We had Sandin and Liljegren play together for a long time there. Those guys were doing well. Since Giordano has arrived, that pairing and our team as a whole has really gotten better. Lily has been a big part of it.

Did something specific happen for him as a person and player to figure it out?

Keefe: He just needed more time to come into his body, figure out the league, find his place, pick his spots, and recognize what he can and can’t get away with in the league.  That takes time.

He is still a really young guy. He has been in the organization a long time here now and spent time in the minors, but he is still a very young guy. Had he not played in the AHL at 18, you would have a different perspective on just how young he is.

He has had great experiences. He won a Calder Cup at 18 years old and played a good role on that team. Very similarly, he got better and better as the season went on. He has certainly taken steps to the point where he is absolutely a big factor in the conversation of what our six is going to look like in game one.

How difficult is it going to be to sort out your top six on defense for game one?

Keefe: It is going to be very difficult. It is a daily discussion for us. I don’t know if we ever reach a solution when we finish the meeting. We kind of push it to the next day, to be honest. That is really where we are at.

Will the opponent factor into it?

Keefe: I think the opponent will factor in. Some of the matchups will factor in. Also, the knowledge that we have liked how things have gone for our team in terms of how guys have come in and out when we have moved things around at different times. They have adjusted.

We just feel like that is probably the way it is going to be. What it looks like in game one won’t necessarily mean that is what it looks like in game two. All of our guys will have to stay ready.

Right now, we have seven healthy guys. If Sandin becomes healthy, he becomes eight. Carl Dahlstrom hasn’t played a ton for us this season, but any time he has, we have really liked what he has done for us. He is another big body on the left side. He has done a really great job with the Marlies.

We have good depth there. Getting Muzzin and Sandin healthy goes a long way to that. These will continue to be daily discussions for us. I don’t think they are going to end once the playoffs begin.

Is the plan for Rasmus Sandin to play on Friday?

Keefe: He is going to practice tomorrow. That will be his first official team practice. Frankly, even if he had practiced today, from what I am told, they looked at Friday as being aggressive for him. With that being said, it is unlikely at this point that he plays this week.

It has been a tough season for Jake Muzzin. What did you think of his return, and what do you think he can give you in the playoffs after what he has been through?

Keefe: It has been a tough season for Muzz for sure. He continues to battle through. He is going to have to continue to do that. He is not going to be playing at 100%. That is the reality. He played last night, got through the game, and felt good. He feels good today to the point that, on an optional day, he was out on the ice again and continued to get work in. That is very encouraging.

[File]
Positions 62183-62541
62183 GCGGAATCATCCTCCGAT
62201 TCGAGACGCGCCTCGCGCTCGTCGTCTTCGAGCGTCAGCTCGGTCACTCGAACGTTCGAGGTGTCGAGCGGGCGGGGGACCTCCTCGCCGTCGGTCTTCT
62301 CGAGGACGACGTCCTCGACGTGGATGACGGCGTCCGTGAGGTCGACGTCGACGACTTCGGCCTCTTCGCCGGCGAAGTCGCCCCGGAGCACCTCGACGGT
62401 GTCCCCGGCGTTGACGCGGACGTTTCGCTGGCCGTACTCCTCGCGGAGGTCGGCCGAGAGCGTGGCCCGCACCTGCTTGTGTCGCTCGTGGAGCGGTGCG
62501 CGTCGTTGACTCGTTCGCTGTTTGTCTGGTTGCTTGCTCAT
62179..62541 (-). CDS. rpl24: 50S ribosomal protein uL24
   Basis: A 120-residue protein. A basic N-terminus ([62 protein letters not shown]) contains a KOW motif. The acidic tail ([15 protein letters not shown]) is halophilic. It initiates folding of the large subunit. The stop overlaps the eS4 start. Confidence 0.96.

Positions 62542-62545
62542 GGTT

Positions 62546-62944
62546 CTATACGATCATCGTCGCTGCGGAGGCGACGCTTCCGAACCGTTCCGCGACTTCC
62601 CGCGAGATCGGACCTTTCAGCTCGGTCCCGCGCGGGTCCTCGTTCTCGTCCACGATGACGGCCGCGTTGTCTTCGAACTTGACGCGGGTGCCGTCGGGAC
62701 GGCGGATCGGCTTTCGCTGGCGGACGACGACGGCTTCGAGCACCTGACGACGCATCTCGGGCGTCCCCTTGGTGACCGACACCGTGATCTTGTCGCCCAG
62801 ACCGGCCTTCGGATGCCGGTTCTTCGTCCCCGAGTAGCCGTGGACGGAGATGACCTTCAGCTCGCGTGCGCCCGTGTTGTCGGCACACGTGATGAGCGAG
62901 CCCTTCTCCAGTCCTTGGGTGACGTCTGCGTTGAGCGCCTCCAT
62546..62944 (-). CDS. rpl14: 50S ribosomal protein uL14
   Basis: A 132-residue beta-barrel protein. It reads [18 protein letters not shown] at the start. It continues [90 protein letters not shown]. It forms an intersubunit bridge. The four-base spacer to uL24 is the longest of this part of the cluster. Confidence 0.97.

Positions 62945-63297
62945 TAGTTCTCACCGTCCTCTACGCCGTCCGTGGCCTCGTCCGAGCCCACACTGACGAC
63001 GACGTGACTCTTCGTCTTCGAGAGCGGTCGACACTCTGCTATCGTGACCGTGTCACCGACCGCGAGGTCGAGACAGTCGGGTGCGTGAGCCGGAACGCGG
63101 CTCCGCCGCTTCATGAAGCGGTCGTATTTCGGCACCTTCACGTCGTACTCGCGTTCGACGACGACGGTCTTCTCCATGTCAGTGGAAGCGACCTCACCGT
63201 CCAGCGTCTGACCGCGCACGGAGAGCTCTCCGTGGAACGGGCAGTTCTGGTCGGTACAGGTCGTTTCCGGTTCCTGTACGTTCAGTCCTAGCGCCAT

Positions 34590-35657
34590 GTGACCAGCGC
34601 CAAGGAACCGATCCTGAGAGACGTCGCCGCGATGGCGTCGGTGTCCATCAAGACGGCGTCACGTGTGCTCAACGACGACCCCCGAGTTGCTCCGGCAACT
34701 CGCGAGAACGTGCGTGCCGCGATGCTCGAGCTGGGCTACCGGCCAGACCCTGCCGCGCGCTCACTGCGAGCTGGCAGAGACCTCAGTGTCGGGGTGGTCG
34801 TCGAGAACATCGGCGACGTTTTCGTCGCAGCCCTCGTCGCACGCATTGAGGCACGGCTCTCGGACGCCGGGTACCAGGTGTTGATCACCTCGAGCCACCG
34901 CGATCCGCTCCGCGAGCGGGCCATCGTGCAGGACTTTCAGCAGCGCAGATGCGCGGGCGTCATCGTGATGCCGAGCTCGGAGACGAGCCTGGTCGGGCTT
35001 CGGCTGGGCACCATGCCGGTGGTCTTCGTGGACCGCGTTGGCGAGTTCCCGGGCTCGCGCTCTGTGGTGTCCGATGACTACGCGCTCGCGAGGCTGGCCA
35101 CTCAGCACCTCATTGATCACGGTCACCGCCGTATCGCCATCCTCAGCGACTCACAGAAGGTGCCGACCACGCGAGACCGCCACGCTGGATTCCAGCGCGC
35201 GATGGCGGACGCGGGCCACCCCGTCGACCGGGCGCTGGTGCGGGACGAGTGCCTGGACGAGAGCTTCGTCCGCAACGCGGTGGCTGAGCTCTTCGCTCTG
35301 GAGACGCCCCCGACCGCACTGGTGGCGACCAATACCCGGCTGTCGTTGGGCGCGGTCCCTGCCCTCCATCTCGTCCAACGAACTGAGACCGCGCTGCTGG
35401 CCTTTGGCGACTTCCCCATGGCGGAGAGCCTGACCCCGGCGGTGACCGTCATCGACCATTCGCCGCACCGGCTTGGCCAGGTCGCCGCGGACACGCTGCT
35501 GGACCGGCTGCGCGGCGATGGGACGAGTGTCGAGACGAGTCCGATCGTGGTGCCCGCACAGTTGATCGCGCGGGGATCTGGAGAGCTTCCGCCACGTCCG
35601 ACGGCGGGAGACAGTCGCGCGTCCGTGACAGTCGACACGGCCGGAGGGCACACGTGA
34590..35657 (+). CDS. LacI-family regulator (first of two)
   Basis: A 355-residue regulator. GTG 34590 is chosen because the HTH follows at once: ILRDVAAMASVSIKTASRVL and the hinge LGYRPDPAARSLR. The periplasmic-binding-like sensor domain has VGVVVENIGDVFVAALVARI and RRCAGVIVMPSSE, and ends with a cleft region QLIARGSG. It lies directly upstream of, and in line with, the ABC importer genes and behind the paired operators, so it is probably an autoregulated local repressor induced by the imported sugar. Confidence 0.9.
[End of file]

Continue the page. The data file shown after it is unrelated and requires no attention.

That is what I am most concerned with now. The expectation is he will play again on Friday and get another game in.

In terms of what he brings: He is a big guy who is poised, physical, and brings a presence in our room. He has a great perspective. He has won the Stanley Cup. He gives us a lot of additional depth and options.

We have seen it in previous years. We think we are insulated greater this season with the addition of Mark Giordano, the addition of Ilya Lybushkin, and the progression of our young players like Sandin and Liljegren, but in the previous two seasons that I have been here, we were in pretty good spots in the playoffs, we lost Jake Muzzin, and we didn’t recover.

There are other reasons that go into that, of course, but losing Muzz is one of those reasons. He means a lot to our team. I think our defense is better now. I believe we can sustain those kinds of things greater than we have been able to do in the past, but it just goes to show [he is important to our team].

What did it mean to be front and center in a team picture with this group this year?

Keefe: It is special to be able to coach the Leafs no matter what the team behind you has accomplished. It is a special thing.

This group, in particular, has given me lots of reasons to be proud of the work they have put in. To get to this point and be in, in my opinion, the most competitive division in the NHL and go into the first round of the playoffs with home-ice advantage is a testament to the work that the group has put in.

It is nice to sit there. We’d like to have another team photo when this is all said and done with some trophies there.